The terms “gestational carrier” and “surrogate” are often, incorrectly, interchanged. So, what exactly is the difference between a gestational carrier and a surrogate? In both instances, a woman becomes pregnant and carries and delivers a child for someone else. The key difference between the two is that a gestational carrier has no genetic link to the baby – she is carrying the embryo(s) of another couple created via in vitro fertilization (IVF). A surrogate, on the other hand, donates her own egg(s) for the creation of an embryo, making the surrogate the baby’s biological mother.
Achieving pregnancy via a gestational carrier has become a much more common practice. From a legal standpoint, it is less complicated than surrogacy as the gestational carrier does not have a genetic link to the baby. At The Fertility Center (TFC), we are proud to offer our patients the option of becoming parents via a gestational carrier.
If you are considering becoming a gestational carrier, we recommend that you speak with one of our donor coordinators. Being a gestational carrier is a significant commitment that brings with it vast emotional, psychological, and physical demands. Once you begin this process, if you have conflicting feelings about proceeding, we ask that you make an appointment to meet with our counselor, free of charge. This is a major decision and we want to be sure that you have fully considered every aspect of the process. Our donor coordinators can be reached directly at (616) 988-4602.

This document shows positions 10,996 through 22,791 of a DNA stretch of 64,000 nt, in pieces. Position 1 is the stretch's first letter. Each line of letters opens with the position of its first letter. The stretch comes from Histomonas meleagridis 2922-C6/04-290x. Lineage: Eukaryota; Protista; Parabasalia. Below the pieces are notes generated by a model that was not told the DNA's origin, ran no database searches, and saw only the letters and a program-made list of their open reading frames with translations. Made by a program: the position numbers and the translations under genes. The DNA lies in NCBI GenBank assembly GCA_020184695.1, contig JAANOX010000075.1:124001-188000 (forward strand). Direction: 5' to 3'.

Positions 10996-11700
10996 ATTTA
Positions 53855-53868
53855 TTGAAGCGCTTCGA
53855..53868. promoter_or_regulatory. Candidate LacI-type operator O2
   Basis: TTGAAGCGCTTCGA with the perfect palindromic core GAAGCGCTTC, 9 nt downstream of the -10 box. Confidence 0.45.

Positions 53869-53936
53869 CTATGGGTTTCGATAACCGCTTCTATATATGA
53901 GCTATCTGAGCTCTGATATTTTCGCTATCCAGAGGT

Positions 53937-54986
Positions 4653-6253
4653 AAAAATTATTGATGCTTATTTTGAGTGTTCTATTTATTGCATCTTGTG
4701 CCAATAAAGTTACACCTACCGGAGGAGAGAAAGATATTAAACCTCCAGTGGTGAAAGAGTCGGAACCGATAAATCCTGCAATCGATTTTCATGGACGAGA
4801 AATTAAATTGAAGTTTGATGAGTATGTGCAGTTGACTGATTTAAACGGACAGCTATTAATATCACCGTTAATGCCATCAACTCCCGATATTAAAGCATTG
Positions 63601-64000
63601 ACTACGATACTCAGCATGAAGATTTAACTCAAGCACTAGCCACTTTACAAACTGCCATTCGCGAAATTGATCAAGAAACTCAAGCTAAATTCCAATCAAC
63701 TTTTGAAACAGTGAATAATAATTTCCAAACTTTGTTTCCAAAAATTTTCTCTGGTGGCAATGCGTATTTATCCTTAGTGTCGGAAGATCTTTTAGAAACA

The goal of the information provided below is to offer a broad overview of what is entailed when pursuing IVF with a gestational carrier. There are many required steps and FDA regulations with which we must comply. Throughout this process, if you are ever unsure about any part of this experience, please do not hesitate to communicate with us. The donor coordinators, physicians, fertility counselors and financial consultants are here to help. Is it involved? Yes. But we will walk with you during this endeavor, step-by-step.
Selecting a Gestational Carrier
The first step in the process is to select your gestational carrier. This can be difficult as current Michigan law does not permit the compensation of gestational carriers. We cannot participate in any part of the process if we are aware that a carrier is being paid. Therefore, you cannot use a carrier or surrogate through an agency and have your procedures performed at TFC.
The decision making process regarding who to use for this important role should not be taken lightly. Many issues need to be discussed thoroughly with the potential carrier and her family. The carrier will be responsible for up to 10 months of pregnancy and the delivery of your biological child. In the State of Michigan, the law states that whoever delivers the baby is the legal mother, even in the absence of a biological relationship, and, if married, her spouse is considered the father. For that reason, she must then release the baby to you, the intended parent(s), through an adoption process. Some courts are now recognizing the advancement of fertility procedures and are allowing pre-birth orders stating that the child is the biological child of the intended parent(s); therefore, your name would be on the child’s birth certificate. Due to the potentially complex legal issues involved, you will need to hire an attorney who is familiar with family and adoption laws to draft a contract prior to all procedures. This attorney will also continue with the adoption process when the carrier becomes pregnant. If you need a referral for an attorney, we can provide you with names and contact information for attorneys experienced in this process.